At issue are changes Facebook made a few weeks ago to its TOS, the online contract users agree to in order to join community sites such as Facebook. In a Feb. 16 blog post headlined, "Facebook: All Your Stuff is Ours, Even if You Quit," the Consumerist Web site noted what it called "a seemingly slight but very important (and disturbing) change in Facebook's terms of service regarding user-generated content."
The following section of the TOS was noted in The Consumerist (a not-for-profit subsidiary of Consumers Union) blog post Sunday and also led, presumably, to the response Monday by Facebook CEO Mark Zuckerberg:
You are solely responsible for the User Content that you Post on or through the Facebook Service. You hereby grant Facebook an irrevocable, perpetual, non-exclusive, transferable, fully paid, worldwide license (with the right to sublicense) to (a) use, copy, publish, stream, store, retain, publicly perform or display, transmit, scan, reformat, modify, edit, frame, translate, excerpt, adapt, create derivative works and distribute (through multiple tiers), any User Content you (i) Post on or in connection with the Facebook Service or the promotion thereof subject only to your privacy settings or (ii) enable a user to Post, including by offering a Share Link on your website and (b) to use your name, likeness and image for any purpose, including commercial or advertising, each of (a) and (b) on or in connection with the Facebook Service or the promotion thereof. You represent and warrant that you have all rights and permissions to grant the foregoing licenses.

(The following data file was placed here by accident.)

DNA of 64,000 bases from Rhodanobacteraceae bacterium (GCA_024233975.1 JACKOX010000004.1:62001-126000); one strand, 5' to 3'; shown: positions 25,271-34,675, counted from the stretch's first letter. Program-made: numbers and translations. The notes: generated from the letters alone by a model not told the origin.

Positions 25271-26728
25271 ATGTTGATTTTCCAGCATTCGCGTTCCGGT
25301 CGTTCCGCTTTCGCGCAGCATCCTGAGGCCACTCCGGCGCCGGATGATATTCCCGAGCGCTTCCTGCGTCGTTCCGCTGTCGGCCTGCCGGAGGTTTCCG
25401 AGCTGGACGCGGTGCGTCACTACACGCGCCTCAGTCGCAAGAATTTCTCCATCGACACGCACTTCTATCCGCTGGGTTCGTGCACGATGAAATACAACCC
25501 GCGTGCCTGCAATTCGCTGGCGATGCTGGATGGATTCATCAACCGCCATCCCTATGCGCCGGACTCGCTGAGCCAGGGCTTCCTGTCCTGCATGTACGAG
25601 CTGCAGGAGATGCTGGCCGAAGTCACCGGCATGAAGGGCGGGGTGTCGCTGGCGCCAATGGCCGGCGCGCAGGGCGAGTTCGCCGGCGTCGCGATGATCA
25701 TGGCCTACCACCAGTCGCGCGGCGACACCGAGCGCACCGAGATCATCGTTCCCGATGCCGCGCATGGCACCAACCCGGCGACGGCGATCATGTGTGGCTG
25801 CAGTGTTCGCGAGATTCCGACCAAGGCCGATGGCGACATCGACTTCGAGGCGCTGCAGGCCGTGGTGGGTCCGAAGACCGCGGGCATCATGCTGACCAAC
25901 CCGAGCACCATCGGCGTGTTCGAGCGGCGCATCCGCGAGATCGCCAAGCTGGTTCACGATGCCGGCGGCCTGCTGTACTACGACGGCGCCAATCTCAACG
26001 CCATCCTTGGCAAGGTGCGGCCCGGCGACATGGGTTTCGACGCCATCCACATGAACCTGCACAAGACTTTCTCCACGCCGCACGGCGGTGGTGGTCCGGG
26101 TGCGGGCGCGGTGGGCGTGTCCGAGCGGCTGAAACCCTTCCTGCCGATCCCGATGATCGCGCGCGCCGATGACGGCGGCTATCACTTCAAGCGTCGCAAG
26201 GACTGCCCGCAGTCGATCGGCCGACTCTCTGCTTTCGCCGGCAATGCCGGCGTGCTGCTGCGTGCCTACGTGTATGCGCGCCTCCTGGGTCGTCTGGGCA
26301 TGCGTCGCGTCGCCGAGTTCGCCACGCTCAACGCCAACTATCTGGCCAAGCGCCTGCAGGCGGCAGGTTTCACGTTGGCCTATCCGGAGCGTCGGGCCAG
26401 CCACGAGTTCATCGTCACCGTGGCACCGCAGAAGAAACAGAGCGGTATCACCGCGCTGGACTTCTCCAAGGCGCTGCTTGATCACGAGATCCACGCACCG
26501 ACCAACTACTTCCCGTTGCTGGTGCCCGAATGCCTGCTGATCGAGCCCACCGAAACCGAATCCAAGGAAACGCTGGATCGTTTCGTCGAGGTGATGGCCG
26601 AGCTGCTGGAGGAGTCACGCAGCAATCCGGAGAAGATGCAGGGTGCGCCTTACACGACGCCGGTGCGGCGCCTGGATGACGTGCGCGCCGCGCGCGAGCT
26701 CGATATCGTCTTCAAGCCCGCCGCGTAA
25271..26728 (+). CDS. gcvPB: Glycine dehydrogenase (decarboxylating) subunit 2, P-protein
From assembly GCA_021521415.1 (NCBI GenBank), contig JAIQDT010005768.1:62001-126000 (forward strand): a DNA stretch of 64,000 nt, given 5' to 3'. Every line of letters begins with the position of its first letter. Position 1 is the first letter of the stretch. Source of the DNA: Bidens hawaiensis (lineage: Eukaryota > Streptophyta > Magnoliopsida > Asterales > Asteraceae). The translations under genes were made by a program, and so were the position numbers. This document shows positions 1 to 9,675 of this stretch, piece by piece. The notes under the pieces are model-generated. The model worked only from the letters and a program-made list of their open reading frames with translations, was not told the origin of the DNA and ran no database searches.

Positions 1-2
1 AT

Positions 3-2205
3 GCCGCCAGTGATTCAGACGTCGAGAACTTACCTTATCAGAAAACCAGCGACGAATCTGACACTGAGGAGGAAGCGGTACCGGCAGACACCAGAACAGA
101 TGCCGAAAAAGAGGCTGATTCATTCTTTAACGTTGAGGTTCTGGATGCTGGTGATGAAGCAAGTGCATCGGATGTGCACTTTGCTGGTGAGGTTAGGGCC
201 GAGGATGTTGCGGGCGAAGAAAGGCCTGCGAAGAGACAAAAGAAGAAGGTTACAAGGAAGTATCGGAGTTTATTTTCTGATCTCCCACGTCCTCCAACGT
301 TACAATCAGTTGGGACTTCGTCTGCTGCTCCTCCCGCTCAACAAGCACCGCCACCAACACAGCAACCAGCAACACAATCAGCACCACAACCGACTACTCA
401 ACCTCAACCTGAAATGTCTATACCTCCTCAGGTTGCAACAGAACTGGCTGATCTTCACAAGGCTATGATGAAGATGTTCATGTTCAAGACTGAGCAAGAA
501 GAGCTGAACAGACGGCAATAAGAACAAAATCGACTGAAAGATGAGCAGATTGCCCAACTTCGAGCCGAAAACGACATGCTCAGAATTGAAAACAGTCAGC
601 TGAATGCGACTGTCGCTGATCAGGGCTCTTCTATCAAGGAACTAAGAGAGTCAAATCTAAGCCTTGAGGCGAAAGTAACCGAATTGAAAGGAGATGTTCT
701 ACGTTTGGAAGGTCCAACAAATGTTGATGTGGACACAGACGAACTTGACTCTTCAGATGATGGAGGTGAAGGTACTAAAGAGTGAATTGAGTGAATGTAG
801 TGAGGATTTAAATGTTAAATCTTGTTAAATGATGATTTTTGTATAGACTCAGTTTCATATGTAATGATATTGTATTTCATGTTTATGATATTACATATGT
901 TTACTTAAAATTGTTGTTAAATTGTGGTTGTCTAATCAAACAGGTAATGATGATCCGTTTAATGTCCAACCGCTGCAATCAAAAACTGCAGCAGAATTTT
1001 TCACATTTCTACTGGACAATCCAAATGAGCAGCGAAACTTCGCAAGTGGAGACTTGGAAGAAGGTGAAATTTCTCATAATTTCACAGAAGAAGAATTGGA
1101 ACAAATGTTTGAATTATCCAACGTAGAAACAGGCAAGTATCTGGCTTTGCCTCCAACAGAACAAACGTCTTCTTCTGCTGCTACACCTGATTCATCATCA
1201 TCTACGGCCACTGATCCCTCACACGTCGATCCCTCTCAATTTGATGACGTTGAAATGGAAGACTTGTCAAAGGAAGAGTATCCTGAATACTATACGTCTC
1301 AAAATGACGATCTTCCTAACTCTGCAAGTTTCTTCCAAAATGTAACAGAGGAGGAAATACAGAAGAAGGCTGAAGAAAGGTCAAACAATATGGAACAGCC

In a blog post Monday afternoon headlined, "On Facebook People Own and Control Their Information," Zuckerberg said that "A number of people have raised questions about our changes" and that he wanted to clarify what was done to the TOS.
Zuckerberg argued the changes were actually made in users' best interests. He said in part:
"Our philosophy is that people own their information and control who they share it with. When a person shares information on Facebook, they first need to grant Facebook a license to use that information so that we can show it to the other people they've asked us to share it with. Without this license, we couldn't help people share that information.".
And later: "In reality, we wouldn't share your information in a way you wouldn't want."
Facebook is hardly alone in having to deal with controversy over how it handles user's personal information and files. Other sites, including Google, have had their own share of privacy-related issues.
This article was first published on InternetNews.com.